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Two schoolgirls spotted an asteroid headed straight for Earth

Published Aug 3rd, 2020 11:11PM EDT
asteroid earth
Image: Hubble Space Telescope / ESA

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  • A newly-detected asteroid has been spotted by a pair of schoolgirls in India.
  • The two teenagers found the asteroid in images collected by a telescope in Hawaii.
  • The asteroid is currently orbiting near Mars, but that orbit will change and bring it within a close distance to Earth in roughly a million years’ time.

When I was 14, my biggest accomplishment was probably related to catching some sweet air off of a ramp with my bike. For two very talented teenagers in India, anything less than making a groundbreaking astronomical discovery is small potatoes. The duo, which has lofty aspirations for their future in science, spotted a previously undetected asteroid headed for our planet.

Using images captured from a telescope operated by the University of Hawaii, Vaidehi Vekariya and Radhika Lakhani managed to locate the asteroid, which carries the scientific label HLV2514, won’t venture near Earth for some time, but now it’s up to NASA to confirm its existence as well as its orbit.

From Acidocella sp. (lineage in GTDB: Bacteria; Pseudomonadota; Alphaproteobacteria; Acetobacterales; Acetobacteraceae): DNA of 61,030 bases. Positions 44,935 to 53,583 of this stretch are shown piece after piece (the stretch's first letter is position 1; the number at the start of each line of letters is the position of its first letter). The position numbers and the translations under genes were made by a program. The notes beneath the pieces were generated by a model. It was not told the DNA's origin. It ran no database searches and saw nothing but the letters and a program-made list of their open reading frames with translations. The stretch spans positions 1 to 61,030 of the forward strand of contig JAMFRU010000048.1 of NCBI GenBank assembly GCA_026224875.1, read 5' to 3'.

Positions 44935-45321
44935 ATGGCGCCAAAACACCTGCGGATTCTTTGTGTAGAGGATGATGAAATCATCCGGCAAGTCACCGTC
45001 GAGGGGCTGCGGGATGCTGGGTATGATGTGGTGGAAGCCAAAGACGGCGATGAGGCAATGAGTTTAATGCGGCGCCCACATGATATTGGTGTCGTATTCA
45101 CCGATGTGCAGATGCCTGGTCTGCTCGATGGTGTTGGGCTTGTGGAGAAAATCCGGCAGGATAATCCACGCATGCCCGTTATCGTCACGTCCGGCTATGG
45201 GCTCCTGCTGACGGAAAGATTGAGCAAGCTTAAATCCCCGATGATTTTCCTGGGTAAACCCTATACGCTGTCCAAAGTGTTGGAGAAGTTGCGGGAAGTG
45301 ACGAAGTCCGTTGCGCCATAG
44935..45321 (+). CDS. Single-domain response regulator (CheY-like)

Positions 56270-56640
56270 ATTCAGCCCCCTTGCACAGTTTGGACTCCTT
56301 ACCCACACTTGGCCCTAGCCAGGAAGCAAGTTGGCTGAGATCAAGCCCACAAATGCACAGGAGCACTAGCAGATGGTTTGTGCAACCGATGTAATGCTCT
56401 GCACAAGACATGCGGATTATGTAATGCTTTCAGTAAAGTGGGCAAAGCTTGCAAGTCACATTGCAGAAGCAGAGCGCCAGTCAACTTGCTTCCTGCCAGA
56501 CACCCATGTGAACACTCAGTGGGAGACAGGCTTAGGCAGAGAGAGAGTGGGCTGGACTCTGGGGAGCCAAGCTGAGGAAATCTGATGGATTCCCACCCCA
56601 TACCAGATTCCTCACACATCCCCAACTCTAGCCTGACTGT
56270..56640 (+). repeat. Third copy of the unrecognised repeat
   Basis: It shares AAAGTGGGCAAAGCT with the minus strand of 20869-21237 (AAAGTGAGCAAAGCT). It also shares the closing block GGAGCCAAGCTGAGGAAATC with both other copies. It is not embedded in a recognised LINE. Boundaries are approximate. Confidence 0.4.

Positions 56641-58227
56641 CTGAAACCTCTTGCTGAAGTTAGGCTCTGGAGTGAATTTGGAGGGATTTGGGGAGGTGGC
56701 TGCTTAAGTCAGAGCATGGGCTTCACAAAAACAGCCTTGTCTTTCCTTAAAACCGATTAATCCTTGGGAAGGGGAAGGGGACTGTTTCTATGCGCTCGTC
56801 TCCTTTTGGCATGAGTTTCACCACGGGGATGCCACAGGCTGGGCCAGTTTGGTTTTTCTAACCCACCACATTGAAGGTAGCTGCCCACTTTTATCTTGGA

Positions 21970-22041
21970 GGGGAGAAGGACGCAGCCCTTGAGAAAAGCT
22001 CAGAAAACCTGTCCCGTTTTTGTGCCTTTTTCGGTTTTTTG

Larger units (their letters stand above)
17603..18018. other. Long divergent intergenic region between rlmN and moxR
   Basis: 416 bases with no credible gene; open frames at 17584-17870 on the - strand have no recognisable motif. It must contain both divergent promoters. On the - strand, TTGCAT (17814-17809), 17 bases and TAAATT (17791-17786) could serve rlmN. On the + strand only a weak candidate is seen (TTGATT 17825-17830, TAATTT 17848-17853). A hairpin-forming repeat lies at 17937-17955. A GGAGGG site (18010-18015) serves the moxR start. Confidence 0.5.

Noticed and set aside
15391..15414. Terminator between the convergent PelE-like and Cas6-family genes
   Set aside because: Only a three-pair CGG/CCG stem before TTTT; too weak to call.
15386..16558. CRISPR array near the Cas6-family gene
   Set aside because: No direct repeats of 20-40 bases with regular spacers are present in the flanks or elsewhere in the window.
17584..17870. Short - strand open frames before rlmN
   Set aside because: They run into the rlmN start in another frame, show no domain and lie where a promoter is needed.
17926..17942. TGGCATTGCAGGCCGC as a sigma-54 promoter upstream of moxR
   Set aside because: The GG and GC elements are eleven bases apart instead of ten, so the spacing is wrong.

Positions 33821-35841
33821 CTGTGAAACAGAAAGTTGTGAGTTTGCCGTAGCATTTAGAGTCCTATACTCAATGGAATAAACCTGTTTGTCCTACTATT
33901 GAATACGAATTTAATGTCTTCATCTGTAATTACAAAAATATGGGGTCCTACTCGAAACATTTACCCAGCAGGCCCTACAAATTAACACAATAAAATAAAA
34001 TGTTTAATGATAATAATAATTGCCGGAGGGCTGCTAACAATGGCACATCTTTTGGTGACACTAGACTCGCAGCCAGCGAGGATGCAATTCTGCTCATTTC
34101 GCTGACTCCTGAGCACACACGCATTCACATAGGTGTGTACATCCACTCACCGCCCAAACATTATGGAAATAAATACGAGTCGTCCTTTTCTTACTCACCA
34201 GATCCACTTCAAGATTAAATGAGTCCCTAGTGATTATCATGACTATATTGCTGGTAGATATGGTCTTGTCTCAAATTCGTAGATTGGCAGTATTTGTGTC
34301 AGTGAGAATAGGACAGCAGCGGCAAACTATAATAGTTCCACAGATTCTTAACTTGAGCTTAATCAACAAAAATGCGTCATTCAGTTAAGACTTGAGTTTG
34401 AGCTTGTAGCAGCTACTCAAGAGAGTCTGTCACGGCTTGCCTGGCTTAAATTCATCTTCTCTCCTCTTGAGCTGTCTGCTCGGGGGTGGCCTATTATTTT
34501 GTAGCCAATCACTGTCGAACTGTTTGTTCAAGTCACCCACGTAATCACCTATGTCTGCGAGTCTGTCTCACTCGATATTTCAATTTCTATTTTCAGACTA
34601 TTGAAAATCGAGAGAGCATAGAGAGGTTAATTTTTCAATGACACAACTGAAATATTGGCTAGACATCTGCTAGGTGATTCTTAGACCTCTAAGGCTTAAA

The two students studied at Space India, a private institute where they have access to a wealth of scientific resources including images captured by Hawaii’s Pan-STARRS telescope. Using that data, the students spotted the asteroid and, based on what we currently know about its orbit, it’s headed toward Earth.

Like many asteroids that “visit” our planet from a safe distance, this asteroid isn’t projected to actually hit our planet, when it swoops by in roughly a million years. The space rock is currently cruising along near Mars, but eventually, its orbit will cross Earth’s, though it will likely be at a distance of around 10 times that of the distance between the Earth and the Moon. Still, that’s close enough for the asteroid to be considered a “near-Earth object” and land it on NASA’s watch list.

“We started the project in June and we sent back our analysis a few weeks ago to NASA. On July 23, they sent us an email confirming that we had identified a near-Earth object,” Vekariya, said in an interview with CNN.

NASA monitors all near-Earth objects out of an abundance of caution. When an object of a certain size is projected to pass by Earth within a moderate distance, its orbit is plotted and then scientists forecast where it will travel in the future. An asteroid may miss Earth by a significant margin today, but once it makes a couple of additional passes around the Sun, it might come back to bite us, so scientists do their best to rule out such events well in advance.

Going forward, once NASA confirms the asteroid’s existence and its orbit, the students may have the opportunity to give it a proper name. As a former 14-year-old, I can only imagine how excited they must be.